Number of Colors in a Rainbow

There is no definitive answer on how many distinct colors are in a rainbow. Some common answers are:

  • 7 – the traditional Red, Orange, Yellow, Green, Blue, Indigo, Violet
  • 6 – Red, Orange, Yellow, Green, Blue, Violet (no indigo)
  • 5 – Red, Yellow, Green, Blue, Violet
  • Infinitely many – rainbows are continuous spectra

The traditional 7 color sequence dates back to Aristotle, who associated colors with music, the planets, and more. Later, in the 1600s, Isaac Newton identified 7 colors while studying optics and prisms. So the 7 color scheme became popular.

However, rainbows are actually continuous gradients and not discrete bands. We only see 6 distinct colors because of limits in human color perception. Indigo and violet especially appear very similar to our eyes. So some argue rainbows only have 5 or 6 clear bands of color.

In reality, there are infinitely many colors in a rainbow from the blend of wavelengths. But we categorize them into discreet stripes based on dominant hues for simplicity.

Misconceptions About Rainbows

There are many common myths and misconceptions when it comes to rainbows. Here are some of the major ones:

Misconception Reality
Rainbows are semi-circular Rainbows are actually full circles, we just cannot see the entire thing from the ground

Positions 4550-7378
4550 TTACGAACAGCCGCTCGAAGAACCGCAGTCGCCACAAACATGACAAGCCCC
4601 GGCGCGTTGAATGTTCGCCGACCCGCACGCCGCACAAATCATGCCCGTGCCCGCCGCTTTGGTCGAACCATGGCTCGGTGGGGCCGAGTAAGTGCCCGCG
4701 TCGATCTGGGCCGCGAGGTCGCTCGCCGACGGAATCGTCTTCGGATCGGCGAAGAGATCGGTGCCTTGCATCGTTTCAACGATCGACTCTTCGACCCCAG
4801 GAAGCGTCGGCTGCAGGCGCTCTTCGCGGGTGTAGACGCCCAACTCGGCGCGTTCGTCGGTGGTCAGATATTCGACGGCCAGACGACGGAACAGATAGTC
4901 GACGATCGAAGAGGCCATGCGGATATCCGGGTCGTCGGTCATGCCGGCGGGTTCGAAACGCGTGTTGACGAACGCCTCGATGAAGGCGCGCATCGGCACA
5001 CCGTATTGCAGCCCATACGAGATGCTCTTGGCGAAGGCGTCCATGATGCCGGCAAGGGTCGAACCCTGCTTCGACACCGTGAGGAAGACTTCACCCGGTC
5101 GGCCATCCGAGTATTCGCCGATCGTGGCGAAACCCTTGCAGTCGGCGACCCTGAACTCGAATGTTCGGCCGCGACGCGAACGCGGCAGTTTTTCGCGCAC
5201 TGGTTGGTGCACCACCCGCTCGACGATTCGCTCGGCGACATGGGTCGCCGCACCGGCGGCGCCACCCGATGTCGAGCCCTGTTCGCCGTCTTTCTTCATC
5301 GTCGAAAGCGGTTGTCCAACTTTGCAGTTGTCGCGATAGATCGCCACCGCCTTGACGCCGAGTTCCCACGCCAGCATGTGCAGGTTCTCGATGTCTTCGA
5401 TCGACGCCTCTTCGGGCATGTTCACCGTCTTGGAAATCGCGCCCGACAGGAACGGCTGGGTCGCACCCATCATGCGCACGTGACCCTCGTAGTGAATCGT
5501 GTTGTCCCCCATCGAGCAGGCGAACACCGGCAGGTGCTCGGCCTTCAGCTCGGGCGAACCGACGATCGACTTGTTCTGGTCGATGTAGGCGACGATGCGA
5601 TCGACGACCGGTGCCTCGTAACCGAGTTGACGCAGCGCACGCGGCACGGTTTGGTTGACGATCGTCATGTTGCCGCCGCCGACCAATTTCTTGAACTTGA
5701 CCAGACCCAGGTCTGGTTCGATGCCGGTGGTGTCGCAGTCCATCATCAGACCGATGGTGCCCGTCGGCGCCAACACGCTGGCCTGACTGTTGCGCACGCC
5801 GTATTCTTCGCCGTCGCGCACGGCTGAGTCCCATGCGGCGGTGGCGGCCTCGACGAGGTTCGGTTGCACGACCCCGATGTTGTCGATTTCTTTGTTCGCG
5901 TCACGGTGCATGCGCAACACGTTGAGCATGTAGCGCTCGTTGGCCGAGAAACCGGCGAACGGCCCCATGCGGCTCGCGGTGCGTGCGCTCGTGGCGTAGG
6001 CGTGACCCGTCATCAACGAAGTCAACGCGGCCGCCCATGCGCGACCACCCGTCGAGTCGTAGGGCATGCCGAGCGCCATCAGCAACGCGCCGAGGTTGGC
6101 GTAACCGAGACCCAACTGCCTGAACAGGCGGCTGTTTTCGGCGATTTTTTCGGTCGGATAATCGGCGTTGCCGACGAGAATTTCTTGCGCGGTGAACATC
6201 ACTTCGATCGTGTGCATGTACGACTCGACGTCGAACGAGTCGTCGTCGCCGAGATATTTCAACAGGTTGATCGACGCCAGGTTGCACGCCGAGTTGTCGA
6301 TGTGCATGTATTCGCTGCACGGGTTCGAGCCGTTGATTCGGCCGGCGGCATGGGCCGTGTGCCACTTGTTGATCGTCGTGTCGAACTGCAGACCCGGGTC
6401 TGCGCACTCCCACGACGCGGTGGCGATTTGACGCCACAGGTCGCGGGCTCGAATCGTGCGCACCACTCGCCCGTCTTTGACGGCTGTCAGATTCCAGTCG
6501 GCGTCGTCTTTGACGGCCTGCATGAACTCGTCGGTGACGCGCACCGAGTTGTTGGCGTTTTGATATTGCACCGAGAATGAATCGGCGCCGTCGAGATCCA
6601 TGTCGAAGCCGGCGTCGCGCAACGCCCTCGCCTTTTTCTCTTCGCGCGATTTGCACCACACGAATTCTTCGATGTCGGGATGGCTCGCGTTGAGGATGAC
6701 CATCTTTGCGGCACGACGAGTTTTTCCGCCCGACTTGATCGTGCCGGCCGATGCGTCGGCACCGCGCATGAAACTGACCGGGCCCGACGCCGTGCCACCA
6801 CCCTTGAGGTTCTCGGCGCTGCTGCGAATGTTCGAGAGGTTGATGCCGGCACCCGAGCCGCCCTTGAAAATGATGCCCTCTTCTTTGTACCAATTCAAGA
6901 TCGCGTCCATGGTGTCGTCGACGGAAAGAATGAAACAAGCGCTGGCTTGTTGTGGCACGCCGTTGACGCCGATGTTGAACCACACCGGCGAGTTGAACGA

There is a pot of gold at the end There is no physical end or pot of gold related to rainbows
Rainbows are rare Rainbows happen frequently but we often miss seeing them
You need rain to see a rainbow Mist, fog, and water spray can also form rainbows
Each rainbow is unique Multiple people often see the same rainbow from different angles

Rainbows are optical phenomena that depend on the reflection and refraction of sunlight through raindrops. They follow physical principles of color separation that give rise to the consistent color pattern.

Rainbows Around the World

Rainbows can be seen across cultures all over the world whenever the right conditions occur. Here are some interesting facts about rainbows in different places:

  • Double rainbows are common in certain parts of the world like Hawaii where frequent rain interacts with sunlight.